Burt Loescher (1917-2006) published four extensively researched books on Major Robert Rogers and his Ranger units in the French and Indian War and its aftermath. Rogers and his Rangers have been identified as the American Colonial Era’s precursors to the special operation units of today’s U.S. military.
These included a two-volume history of the Rangers covering the years 1755 through 1783, a heavily annotated roster of officers and non-commissioned officers, and a lengthy account of Rogers’ 1759 St. Francis Raid popularized in Kenneth Roberts’s 1937 historical novel Northwest Passage and the 1940 major motion picture based on it.
Loescher also compiled a roster of privates who served in Ranger units, including African-Americans and a large contingent of Native-Americans. This was not published in his Volume III with their officers and NCOs. Information included for these individuals features the names of the company in which each served and their period of service. In many cases, additional information is included with details of such service.
Loescher also wrote eight chapters for a projected book entitled Rogers’ Rangers: Explorers and Discoverers. These include significant events in the French and Indian War and the years following it, including Rogers’ first expedition to Detroit and his efforts to discover the “Northwest Passage”, a water route from the Great Lakes to the Pacific Ocean.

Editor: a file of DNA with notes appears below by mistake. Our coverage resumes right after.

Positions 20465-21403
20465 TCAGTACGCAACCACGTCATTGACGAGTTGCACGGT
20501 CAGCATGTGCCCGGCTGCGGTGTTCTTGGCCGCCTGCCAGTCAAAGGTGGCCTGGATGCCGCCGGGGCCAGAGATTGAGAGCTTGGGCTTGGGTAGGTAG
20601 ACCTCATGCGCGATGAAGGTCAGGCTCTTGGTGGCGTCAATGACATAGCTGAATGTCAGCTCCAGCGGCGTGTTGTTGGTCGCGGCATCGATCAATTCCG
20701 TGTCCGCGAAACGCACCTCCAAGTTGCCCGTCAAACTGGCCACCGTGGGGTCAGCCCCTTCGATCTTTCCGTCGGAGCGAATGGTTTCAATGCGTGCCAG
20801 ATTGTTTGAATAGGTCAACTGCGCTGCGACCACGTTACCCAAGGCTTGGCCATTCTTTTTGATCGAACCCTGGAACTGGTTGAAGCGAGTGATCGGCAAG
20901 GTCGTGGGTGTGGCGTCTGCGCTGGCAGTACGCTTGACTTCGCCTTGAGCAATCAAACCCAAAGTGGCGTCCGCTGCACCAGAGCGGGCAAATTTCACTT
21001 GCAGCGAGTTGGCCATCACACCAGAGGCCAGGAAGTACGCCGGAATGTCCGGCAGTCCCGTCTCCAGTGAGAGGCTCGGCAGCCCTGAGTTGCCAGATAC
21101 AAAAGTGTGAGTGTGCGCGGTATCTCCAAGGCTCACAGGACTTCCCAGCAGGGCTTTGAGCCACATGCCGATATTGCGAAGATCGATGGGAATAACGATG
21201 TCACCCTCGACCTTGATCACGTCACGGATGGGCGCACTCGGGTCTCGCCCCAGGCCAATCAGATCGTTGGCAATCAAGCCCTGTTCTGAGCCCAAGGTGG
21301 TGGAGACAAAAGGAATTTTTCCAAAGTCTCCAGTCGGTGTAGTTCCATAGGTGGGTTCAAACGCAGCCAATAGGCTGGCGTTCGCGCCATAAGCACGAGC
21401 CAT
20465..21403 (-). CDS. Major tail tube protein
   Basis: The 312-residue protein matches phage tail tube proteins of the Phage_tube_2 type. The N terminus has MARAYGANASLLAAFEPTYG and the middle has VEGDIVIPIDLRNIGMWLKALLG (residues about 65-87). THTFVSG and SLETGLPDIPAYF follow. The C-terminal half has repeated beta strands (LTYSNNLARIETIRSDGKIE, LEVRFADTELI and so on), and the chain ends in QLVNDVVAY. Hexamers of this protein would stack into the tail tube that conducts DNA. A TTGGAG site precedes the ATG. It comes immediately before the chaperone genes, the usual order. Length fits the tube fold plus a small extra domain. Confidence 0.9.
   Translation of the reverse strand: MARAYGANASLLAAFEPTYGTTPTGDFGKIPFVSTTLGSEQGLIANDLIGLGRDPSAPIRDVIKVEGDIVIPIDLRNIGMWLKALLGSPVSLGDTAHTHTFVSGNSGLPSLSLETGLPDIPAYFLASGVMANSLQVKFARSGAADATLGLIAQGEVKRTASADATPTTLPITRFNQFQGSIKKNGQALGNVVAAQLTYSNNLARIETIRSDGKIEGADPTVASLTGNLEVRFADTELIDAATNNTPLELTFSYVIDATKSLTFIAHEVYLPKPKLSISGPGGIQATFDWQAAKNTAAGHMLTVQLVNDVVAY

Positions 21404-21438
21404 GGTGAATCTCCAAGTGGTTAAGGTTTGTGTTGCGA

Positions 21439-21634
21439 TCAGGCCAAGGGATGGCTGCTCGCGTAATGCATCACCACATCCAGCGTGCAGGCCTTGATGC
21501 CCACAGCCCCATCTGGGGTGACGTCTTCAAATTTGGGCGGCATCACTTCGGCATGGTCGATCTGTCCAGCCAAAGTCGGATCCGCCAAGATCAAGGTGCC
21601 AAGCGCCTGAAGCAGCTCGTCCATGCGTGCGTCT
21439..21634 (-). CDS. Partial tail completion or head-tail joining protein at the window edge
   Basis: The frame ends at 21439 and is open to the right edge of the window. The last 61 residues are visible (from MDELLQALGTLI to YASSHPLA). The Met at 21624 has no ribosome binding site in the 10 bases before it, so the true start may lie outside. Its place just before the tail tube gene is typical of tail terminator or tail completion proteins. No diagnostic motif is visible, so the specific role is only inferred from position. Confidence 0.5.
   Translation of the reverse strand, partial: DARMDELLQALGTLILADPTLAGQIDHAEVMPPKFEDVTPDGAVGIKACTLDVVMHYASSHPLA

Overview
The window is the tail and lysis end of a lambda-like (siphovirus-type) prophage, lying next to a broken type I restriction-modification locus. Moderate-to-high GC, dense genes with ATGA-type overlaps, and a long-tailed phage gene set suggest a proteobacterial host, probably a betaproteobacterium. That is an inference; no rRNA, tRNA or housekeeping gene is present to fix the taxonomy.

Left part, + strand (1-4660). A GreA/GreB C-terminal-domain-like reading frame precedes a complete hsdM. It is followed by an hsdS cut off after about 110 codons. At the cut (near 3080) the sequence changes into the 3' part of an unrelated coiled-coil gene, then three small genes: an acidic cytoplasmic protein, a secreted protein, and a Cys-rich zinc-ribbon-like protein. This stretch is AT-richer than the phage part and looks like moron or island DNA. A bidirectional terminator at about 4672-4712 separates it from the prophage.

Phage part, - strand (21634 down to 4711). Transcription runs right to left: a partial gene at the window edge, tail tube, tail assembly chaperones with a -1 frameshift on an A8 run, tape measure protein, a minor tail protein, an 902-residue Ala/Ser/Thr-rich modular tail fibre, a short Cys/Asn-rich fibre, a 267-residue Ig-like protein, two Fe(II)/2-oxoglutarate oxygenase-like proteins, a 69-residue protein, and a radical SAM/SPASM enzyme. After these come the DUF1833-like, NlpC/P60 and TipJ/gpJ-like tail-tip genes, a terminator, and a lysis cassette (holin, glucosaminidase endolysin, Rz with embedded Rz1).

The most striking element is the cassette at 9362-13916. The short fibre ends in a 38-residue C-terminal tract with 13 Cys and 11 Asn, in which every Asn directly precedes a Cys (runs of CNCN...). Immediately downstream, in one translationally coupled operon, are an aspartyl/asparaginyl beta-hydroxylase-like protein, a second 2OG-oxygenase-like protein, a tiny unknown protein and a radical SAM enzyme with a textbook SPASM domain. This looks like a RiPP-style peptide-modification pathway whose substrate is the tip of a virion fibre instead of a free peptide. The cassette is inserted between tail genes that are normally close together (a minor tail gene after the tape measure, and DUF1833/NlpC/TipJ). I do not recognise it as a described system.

Loescher added listings of officers to his privates’ roster who served in Loyalist Ranger units raised and initially commanded by Rogers in the American Revolution. Notes, appendices, maps, and literary commentary are also included in the manuscript of the unpublished Explorers and Discovers book.
Researchers studying Colonial American military history will find much previously unpublished information in these manuscripts; Loescher himself suggested the roster of privates will aid genealogists, particularly those interested in early New England and New York.